Rise in religion

In many countries around the world organised religion is taking on a greater role in public life. Both traditional world religions and non-traditional faith movements are increasing in numbers and strength, particularly in post-Soviet states and China – a trend that is shifting the global religious and cultural landscape.


The apparent rise of religious fundamentalism is only one aspect of this phenomenon, albeit an important one. As the global South becomes increasingly religious, religious doctrines and faith-based arguments could provide the impetus for values shifts across society. Ethical and moral issues may take greater prominence in national conversations, and business, governments and other organisations that do not pay heed to them may face a backlash.


It is therefore important that business, governments and NGOs understand the impact of religious teachings and values on motivations, attitudes and behaviours – including on business and consumer ethics. 1

  • 1. World Economic Forum (2014). Does Faith Matter? Leaders on the Role of Faith in Society, pg 3
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Current trajectory

  • In 1970, nearly 80% of the world's population was religious. By 2010 this had risen to around 88%, and could reach almost 90% by 2020. The growth of religious adherence can largely be attributed to the continuing resurgence of religion in China and post-Soviet states. 1

  • According to the World Bank, the nations with the lowest proportions of religious people had an average annual population growth rate of just 0.7% over the period 1975-97, while the populations of the most religious countries grew three times as fast. 2

  • The world’s Muslim population is expected to increase by about 35% in the next 20 years, according to projections by the Pew Research Center’s Forum on Religion & Public Life, rising from 1.6 billion in 2010 to 2.2 billion by 2030 – a slightly faster rate than the global population growth rate. 3

  • In the World Economic Forum’s 2013 survey, faith plays a significant role in issues related to anti-corruption, business ethics and civil society. It is also seen as an important influence on the response to climate change, an informed society, sustainability and population growth. 4

  • Religion-related hostility, such as attacks on minority faiths or pressure to conform to certain norms, was strong in one-third of the 198 countries and territories surveyed for a Pew Research Report in 2012, especially in the Middle East and North Africa. Religious-related terrorism and sectarian violence occurred in one-fifth of those countries in that year, while states imposed legal limits on worship, preaching or religious wear in almost 30% of them. 5

  • Although three former US presidents had no formal religious affiliation, since Andrew Johnson left office in 1869 every US president has been affiliated with a Christian church. A Pew survey carried out in 2014 found that half (53%) of Americans would be less likely to support an atheist for president – slightly lower than the 63% who gave the same response when the survey was carried out in 2007, though still a larger share than for any other trait, including being gay or never having held elected office. 6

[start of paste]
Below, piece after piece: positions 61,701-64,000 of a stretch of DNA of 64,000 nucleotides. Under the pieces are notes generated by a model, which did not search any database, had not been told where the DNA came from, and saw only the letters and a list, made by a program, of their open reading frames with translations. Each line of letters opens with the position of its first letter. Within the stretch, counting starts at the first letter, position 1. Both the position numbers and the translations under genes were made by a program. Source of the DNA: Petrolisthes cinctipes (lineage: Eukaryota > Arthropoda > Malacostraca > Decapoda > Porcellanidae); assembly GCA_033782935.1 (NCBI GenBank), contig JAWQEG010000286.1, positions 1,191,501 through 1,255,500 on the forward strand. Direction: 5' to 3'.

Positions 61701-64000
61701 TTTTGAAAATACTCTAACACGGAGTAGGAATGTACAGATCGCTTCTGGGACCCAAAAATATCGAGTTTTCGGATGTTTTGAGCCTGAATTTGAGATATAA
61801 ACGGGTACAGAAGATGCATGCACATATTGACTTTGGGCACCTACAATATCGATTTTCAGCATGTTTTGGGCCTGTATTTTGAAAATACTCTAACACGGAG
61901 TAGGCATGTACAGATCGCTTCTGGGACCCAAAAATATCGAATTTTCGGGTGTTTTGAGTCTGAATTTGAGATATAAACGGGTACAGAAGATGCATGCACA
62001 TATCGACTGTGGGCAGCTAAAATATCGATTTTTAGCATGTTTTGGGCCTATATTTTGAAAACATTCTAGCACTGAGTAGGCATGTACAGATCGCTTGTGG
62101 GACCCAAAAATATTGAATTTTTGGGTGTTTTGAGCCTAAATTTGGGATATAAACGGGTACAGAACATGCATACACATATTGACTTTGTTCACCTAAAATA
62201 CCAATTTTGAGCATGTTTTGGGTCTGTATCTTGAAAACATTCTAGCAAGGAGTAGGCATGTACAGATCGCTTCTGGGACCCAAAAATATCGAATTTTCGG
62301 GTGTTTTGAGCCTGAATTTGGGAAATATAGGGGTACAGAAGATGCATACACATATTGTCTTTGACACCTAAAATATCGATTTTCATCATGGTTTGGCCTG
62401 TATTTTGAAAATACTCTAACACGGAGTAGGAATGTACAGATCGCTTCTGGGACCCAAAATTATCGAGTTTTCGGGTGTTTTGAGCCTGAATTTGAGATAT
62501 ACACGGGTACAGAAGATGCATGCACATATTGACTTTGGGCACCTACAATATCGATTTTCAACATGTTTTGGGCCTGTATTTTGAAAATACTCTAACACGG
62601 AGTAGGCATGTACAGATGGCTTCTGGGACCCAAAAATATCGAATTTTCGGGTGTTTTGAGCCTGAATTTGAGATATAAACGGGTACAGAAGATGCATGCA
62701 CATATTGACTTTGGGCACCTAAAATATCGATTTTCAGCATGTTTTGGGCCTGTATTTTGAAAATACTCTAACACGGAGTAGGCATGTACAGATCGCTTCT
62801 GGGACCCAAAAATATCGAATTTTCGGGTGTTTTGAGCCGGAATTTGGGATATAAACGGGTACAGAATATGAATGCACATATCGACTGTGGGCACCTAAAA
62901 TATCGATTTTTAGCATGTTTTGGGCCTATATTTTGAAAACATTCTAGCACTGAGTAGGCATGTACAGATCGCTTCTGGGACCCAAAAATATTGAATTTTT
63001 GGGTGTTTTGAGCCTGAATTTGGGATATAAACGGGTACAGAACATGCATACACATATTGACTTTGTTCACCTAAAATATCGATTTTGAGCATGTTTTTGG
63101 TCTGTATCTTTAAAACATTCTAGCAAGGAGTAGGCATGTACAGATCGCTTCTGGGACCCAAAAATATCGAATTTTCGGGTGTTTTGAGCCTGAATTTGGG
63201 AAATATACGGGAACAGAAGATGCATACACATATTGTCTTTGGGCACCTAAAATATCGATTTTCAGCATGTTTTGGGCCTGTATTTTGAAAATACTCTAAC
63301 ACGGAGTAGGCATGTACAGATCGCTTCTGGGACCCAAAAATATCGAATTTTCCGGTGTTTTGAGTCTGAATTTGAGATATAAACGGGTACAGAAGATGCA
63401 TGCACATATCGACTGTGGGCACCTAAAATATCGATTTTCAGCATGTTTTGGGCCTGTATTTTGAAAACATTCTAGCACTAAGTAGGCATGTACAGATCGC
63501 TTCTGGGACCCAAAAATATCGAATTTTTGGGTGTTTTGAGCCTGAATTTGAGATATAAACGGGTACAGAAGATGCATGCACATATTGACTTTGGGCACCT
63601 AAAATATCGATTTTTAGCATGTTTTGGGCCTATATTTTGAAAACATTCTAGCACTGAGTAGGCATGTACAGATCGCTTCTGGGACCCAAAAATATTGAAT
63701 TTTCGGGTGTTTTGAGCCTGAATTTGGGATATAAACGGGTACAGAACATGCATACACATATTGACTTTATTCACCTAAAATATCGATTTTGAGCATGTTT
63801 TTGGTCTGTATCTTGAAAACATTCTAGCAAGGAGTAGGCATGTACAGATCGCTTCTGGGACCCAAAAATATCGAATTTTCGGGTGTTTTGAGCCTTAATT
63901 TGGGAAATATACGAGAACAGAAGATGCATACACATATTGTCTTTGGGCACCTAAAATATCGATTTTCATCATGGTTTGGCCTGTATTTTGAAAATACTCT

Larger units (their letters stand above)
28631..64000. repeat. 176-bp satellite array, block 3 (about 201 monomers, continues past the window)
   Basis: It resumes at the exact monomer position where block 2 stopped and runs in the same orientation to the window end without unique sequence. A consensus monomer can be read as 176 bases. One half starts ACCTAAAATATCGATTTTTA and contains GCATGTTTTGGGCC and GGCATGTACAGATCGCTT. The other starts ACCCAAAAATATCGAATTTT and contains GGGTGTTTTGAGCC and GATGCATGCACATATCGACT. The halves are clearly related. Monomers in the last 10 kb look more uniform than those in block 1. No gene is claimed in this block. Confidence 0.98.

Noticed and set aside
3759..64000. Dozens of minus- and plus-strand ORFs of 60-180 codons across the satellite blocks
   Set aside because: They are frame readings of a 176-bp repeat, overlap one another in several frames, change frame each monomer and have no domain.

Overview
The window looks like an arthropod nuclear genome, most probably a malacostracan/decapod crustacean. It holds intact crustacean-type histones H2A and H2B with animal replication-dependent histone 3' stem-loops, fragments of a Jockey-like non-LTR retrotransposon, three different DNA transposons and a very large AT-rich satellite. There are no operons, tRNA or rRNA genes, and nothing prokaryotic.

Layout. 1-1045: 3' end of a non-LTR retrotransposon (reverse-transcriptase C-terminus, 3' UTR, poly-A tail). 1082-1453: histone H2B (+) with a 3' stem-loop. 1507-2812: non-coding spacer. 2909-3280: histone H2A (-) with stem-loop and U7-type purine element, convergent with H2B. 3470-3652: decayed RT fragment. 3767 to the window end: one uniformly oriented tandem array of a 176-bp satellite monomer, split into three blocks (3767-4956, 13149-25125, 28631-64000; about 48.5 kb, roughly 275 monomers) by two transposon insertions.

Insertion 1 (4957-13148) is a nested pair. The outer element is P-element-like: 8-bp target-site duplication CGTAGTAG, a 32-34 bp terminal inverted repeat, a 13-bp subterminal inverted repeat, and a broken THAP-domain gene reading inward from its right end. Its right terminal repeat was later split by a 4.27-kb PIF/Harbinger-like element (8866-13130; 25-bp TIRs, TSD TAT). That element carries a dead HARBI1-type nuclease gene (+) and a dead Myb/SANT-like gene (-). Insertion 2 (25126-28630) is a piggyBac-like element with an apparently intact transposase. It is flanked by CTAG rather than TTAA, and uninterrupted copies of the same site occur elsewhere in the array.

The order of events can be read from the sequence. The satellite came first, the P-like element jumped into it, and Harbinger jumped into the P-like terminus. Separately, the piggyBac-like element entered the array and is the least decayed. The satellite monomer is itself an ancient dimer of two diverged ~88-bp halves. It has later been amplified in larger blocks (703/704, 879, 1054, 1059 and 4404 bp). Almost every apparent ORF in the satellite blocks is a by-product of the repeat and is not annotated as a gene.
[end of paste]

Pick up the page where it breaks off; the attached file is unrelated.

• The number of atheists fell from 4.5% of the world’s population in 1970 to 2.0% in 2010, and is projected to drop further to 1.8% by 2020, according to a new report by the Center for the Study of Global Christianity at Gordon-Conwell Theological Seminary. 7 8


  • Religion will likely remain a significant component of individual, community and national identity in future, with the spread of representative governments providing an opportunity for some religions to become increasingly politically assertive. 1 Religion could also exert more influence over consumer culture in some countries.
  • Some fragile states – especially in the Middle East and North Africa – may struggle to break the cycle of power politics, patronage, religious tension and authoritarianism. Social, environmental and economic issues – including an under-employed young population, a decline in natural energy resources and the effects of climate change – may continue to threaten the region’s stability, with further implications for the societal role and influence of religion. 2
  • Some interpretations of religious doctrine may continue to prevent women from taking part in education and the economy. 3
  • Religious institutions can be powerful advocates of sustainability, as shown by their involvement with the nascent fossil fuel divestment movement, and Pope Francis’ statements on climate change. 
  • 1. Development, Concepts and Doctrine Centre - UK Ministry of Defence (2014). Global Strategic Trends-Out to 2040.
  • 2. Development, Concepts and Doctrine Centre - UK Ministry of Defence (2014). Global Strategic Trends-Out to 2040.
  • 3. Development, Concepts and Doctrine Centre - UK Ministry of Defence (2014). Global Strategic Trends-Out to 2040.

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